The History of Roman Coins - The Denarius
In the Roman currency system, the denarius (plural: denarii) was a small silver coin first minted in 211 BC. It was the most common coin produced for circulation but was slowly debased until its replacement by the antoninianus.
The denarius was first struck in or about 211 BC during the Roman Republic and at the same time as the Second Punic War, with a weight of 4.5 grams on average at the time or 1/72 of a Roman Pound. It remained at this weight for a while and then decreased to about 3.9 grams during the second century BC (a theoretical weight of 1/84 of a Roman pound). It then remained at almost this weight until the time of Nero, when it was reduced to 1/96 of a pound, or 3.4 grams. Debasement of the silver began under Nero. Later Roman emperors reduced it to a weight of 3 grams around the late 3rd century . The value at its introduction was 10 asses, giving the denarius its name which translates to 'containing ten'. In about 141 BC it was re-tariffed at 16 asses, to reflect the decrease in weight of the as. The denarius continued to be the main coin of the empire until it was replaced by the antoninianus in the middle of the 3rd century. The last issuance for this coin seems to be bronze coins issued by Aurelian between 270 and 275 AD, and in the first years of the reign of Diocletian. For more details, see the article 'Denarius' in A Dictionary of Ancient Roman Coins by John R. Melville-Jones (1990).  
Comparisons and silver content
It is problematic to give even rough comparative values for money from before the 20th century, due to vastly different types of products and of the impossibility of making an accurate price index based on vastly different spending proportions. Its purchasing power in terms of bread has been estimated at US$21, from 2005, in the first century. Classical historians regularly say that in the late Roman Republic and early Roman Empire the daily wage for an unskilled laborer and common soldier was 1 denarius without tax, or about US$20 in bread. (By comparison, a laborer earning the minimum wage in the United States makes US$58 for an 8-hour day, before taxes.) The actual silver content of the Denarius was about 50 grains, or 1/10 troy ounce under the Empire.
The fineness of the silver content varied with political and economic circumstances. By the reign of Gallienus, the Antoninianus was a copper coin with a thin silver wash.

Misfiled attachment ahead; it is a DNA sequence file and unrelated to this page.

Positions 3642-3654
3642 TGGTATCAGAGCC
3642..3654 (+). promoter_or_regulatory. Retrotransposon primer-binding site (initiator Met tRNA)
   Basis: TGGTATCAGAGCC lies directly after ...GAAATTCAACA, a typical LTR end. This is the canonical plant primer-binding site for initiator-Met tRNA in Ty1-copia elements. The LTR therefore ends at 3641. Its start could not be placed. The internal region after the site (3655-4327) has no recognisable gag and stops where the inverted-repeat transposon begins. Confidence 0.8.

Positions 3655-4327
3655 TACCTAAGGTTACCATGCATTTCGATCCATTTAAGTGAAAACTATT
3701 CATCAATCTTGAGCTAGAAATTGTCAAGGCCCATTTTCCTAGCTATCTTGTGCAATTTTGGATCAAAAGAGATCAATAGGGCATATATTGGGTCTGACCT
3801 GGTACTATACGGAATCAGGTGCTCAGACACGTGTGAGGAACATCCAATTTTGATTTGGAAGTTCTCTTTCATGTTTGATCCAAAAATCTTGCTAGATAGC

Even after the denarius was no longer regularly issued, it continued to be used as an accounting device and the name was applied to later Roman coins in a way that is not understood. The Arabs who conquered large parts of the Roman Empire issued their own Gold Dinar, from which the name Dinar of various present-day Arab currencies is derived. The lasting legacy of the denarius can be seen in the use of 'd' as the abbreviation for the British penny prior to 1971. It survived in France as the name of a coin, the denier. The denarius also survives in the common Arabic name for a currency unit, the dinar used from pre-Islamic times, and still used in several modern Arabic-speaking nations. Currency unit in former Yugoslavia and nowadays in Serbia is dinar which also has its origins in the Latin word denarius. The Macedonian currency denar is also derived from the Roman denarius. The Italian word denaro, Spanish word dinero, the Portuguese word dinheiro, the Slovene word denar and the Catalan word diner, all meaning money, are also derived from Latin 'denarius'.
The gold aureus seems to have been a 'currency of account', a denomination not commonly seen in daily transactions due to its high value. Numismatists think that the aureus was used to pay bonuses to the legions at the accession of new emperors. It was valued at 25 denarii.
1 gold aureus = 2 gold quinarii = 25 silver denarii = 50 silver quinarii =100 bronze sestertii = 200 bronze dupondii = 400 copper as = 800 copper semisses = 1600 copper quadrans
The Bible refers to the denarius as a day's wage for a common laborer (Matthew 20:2 ; John 12:5 ).The value of the denarius is referred to, though perhaps not literally, in the Bible at Revelation 6:6: 'And I heard something like a voice in the center of the four living creatures saying, 'A quart of wheat for a denarius, and three quarts of barley for a denarius [Latin Vulgate: bilibris tritici denario et tres bilibres hordei denario]; and do not damage the oil and the wine.''
- The History of Roman Coins
- The History of Roman Coins - The Aureus
- The History of Roman Coins - The Denarius
- The History of Roman Coins - The Sestertius
- The History of Roman Coins - The Antoninianus